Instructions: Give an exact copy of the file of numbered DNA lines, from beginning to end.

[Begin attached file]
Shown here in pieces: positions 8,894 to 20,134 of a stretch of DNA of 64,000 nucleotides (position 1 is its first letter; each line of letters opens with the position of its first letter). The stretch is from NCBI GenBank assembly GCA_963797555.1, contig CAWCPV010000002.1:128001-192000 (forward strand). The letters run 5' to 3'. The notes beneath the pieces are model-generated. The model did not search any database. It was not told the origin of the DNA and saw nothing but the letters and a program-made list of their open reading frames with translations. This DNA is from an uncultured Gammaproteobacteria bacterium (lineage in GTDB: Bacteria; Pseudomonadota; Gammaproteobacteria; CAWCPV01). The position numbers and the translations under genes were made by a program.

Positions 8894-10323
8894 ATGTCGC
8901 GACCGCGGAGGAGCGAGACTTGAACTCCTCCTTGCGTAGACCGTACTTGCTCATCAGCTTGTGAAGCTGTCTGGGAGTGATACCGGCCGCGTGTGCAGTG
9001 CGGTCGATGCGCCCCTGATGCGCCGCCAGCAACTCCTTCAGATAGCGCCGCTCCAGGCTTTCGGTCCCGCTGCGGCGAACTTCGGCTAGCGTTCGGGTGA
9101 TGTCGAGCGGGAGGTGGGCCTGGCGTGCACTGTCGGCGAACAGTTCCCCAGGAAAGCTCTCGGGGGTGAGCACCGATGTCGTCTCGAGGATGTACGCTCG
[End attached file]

Shown here in pieces: positions 8,894 to 20,134 of a stretch of DNA of 64,000 nucleotides (position 1 is its first letter; each line of letters opens with the position of its first letter). The stretch is from NCBI GenBank assembly GCA_963797555.1, contig CAWCPV010000002.1:128001-192000 (forward strand). The letters run 5' to 3'. The notes beneath the pieces are model-generated. The model did not search any database. It was not told the origin of the DNA and saw nothing but the letters and a program-made list of their open reading frames with translations. This DNA is from an uncultured Gammaproteobacteria bacterium (lineage in GTDB: Bacteria; Pseudomonadota; Gammaproteobacteria; CAWCPV01). The position numbers and the translations under genes were made by a program.

Positions 8894-10323
8894 ATGTCGC
8901 GACCGCGGAGGAGCGAGACTTGAACTCCTCCTTGCGTAGACCGTACTTGCTCATCAGCTTGTGAAGCTGTCTGGGAGTGATACCGGCCGCGTGTGCAGTG
9001 CGGTCGATGCGCCCCTGATGCGCCGCCAGCAACTCCTTCAGATAGCGCCGCTCCAGGCTTTCGGTCCCGCTGCGGCGAACTTCGGCTAGCGTTCGGGTGA
9101 TGTCGAGCGGGAGGTGGGCCTGGCGTGCACTGTCGGCGAACAGTTCCCCAGGAAAGCTCTCGGGGGTGAGCACCGATGTCGTCTCGAGGATGTACGCTCG